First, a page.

Unfortunately, portions aside, Rice Bowl Gold’s sauce fails to impress. I don’t quite get the same strong whiff of salted egg as before. It’s thinner and more diluted while tending toward a milky sweetness that isn’t all that appetising. Was this refrain due to rising raw salted egg costs or just a bad day in the kitchen?
The chicken, though, is cause for celebration. Utterly crispy pieces of meat come cleanly battered and lovingly brined, making for an intensely enticing mix of flavours that whet the appetite. If only the sauce was up to par.
Perhaps in an ideal world, the sauce from Taste Good and the chicken here could come together to make one killer bowl of salted egg chicken. But let’s not harp on the what-ifs in life.
Next on the agenda is none other than Jia Yuen Eating House, which fellow writer, Nicole, visited back in 2019. This is one eatery which has been making its rounds on social media for its plates (yes, not mini woks) of salted egg goodness.
The menu here is impressively varied, boasting a slew of dish-and-rice options and an array of sauce choices to boot. Though you know what I’m here for.
I spring for the Creamy Salted Egg Chicken (S$8). Take note, because there’s also a non-creamy variant (just ‘Salted Egg Chicken’) that is void of sauce and served dry. For the purpose of this showdown, the creamy iteration is decidedly more apt, when taking the other plates into consideration.
It is only prudent to discuss the visuals of this plate, as the eight dollar price tag might deter some. Indeed, it is the most expensive of the lot, but don’t discount the servings here. You get a sunny-side-up, a scoop of white rice, and a generous slathering of saucy, fried chicken chunks.
Jia Yuen’s sauce is thick, rich, and fiercely savoury. The fragrance of salted egg definitely comes through, but I do long for a tinge of sweetness amidst all those salty punches of flavour. It’s not the delicate balance of savoury-sweet which I’m yearning for, but I’ll commend its unabashed salted egg aroma.
The fried chicken, however, is a little disappointing. The pieces of meat are noticeably smaller and less chunky, with only a handful properly and thoroughly battered. Don’t get me wrong, I love to snack on fried crispy bits. After all, I’m human too. Yet, this pairing of batter and heavy-going sauces does make this plate of salted egg chicken inevitably cloying. I’m still swooned for the first few mouthfuls, though the satisfaction was but temporary.
By now, I gather that we’ve been adequately acquainted. You’ve already seen my likes and dislikes, so we’re basically friends. Too sweet here, too salty there. It’s all very Goldilocks-esque, and I’m not apologising. Aren’t we all the most stern with the ones we love?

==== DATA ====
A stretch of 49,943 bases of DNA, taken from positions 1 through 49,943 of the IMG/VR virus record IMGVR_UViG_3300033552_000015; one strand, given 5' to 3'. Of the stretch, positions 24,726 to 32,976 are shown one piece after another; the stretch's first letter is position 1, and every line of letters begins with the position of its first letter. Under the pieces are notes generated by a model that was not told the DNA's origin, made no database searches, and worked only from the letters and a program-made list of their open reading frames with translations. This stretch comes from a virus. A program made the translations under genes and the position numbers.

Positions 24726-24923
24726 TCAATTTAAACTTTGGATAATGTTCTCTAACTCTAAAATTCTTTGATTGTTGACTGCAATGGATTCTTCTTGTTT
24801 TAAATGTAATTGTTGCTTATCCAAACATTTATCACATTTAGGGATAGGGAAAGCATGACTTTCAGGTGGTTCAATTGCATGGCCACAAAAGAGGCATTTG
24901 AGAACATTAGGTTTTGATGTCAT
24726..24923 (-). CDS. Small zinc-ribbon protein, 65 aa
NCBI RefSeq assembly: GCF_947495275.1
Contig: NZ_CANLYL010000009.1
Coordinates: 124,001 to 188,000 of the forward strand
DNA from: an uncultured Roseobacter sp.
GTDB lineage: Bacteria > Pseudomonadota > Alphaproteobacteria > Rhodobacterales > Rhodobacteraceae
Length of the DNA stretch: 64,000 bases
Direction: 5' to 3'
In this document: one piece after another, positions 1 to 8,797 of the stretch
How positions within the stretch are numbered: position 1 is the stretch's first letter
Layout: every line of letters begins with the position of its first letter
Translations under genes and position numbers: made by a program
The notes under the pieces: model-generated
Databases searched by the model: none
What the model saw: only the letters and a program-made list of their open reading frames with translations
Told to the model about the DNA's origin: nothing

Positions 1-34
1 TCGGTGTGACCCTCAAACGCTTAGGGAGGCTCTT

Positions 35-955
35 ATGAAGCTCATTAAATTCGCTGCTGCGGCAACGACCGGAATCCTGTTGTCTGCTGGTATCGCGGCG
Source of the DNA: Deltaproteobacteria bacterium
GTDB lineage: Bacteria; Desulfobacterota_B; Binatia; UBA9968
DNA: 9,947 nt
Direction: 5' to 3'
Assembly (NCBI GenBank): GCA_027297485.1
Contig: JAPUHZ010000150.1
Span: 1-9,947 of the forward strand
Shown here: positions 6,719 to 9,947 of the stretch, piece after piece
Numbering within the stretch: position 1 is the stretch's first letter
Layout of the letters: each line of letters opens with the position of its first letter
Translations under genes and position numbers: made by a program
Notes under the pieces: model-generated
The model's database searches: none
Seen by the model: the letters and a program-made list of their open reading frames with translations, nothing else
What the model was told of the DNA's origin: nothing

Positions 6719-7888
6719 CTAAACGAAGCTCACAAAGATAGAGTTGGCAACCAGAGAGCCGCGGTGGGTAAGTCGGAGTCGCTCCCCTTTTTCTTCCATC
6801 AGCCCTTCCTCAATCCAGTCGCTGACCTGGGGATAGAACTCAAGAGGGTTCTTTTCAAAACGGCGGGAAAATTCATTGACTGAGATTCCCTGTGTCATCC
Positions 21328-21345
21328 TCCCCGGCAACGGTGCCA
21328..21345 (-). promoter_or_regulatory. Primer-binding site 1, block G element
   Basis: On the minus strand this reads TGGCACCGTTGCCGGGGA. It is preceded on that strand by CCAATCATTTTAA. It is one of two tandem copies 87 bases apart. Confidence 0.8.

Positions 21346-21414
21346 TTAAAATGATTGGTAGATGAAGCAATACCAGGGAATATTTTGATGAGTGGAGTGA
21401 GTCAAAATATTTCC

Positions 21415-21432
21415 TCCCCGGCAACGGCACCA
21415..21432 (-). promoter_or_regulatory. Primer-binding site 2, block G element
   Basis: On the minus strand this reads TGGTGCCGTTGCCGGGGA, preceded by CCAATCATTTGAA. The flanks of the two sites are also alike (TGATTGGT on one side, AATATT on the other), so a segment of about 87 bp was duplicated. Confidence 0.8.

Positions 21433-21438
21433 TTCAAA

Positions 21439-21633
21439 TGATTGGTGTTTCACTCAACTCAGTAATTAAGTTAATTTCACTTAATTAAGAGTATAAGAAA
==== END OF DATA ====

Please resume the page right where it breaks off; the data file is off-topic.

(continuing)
That brings me to GLC Hao Yun Lai Restaurant, where the last plate awaits. If I weren’t here with such a focused agenda in mind, I’d be seriously spoilt for choice. GLC’s menu is frighteningly extensive, from wok-fried noodles to plates of chicken rice. I’ll be back for those. For now, their Salted Egg Chicken Dice Rice (S$5.80) deserves all my attention.
This one’s fuss-free in its presentation, presenting a blanket of fried egg and sizeable chunks of meat alongside white rice. I’m sold on the first bite. Here, the fried chicken comes crispy, juicy, and boldly seasoned on its own. Addictive is what it is, and I’d happily succumb to its allure. Servings here aren’t the biggest, but these sizeable chunks of chicken will more than satisfy.
It’s all bound together by a sauce that is equal parts salty and sweet, while still brimming with unmistakable notes of salted egg. There’s a gentle kick of spiciness that proves just enough to poke your senses.
Together, it’s the stuff of dreams. Well, my dreams, at least. I clean, mop-up, and polish the plate in seconds. My only gripe? I wish for more generosity with the sauce and am desperately looking to see if they sell it by the tub. They don’t, which honestly, is a damn shame.
This salted egg showdown leaves me pleasantly surprised with its outcome. It’s always fun to discover new nooks, especially when we’re dealing with a dish so close to my heart. And in the case of this tussle, I pronounce GLC Restaurant as the clear victor.
There’s a neat balance of flavours here in the sauce that comes hand-in-hand with excellent fried chicken. It checks all the right boxes, which make this plate of salted egg chicken one to be heavily enamoured by and demanding of returns. I implore you to come down for a taste if you haven’t. You might see me there, gobbling down a plate myself. Don’t be shy, come over. We could debate about salted egg all day long.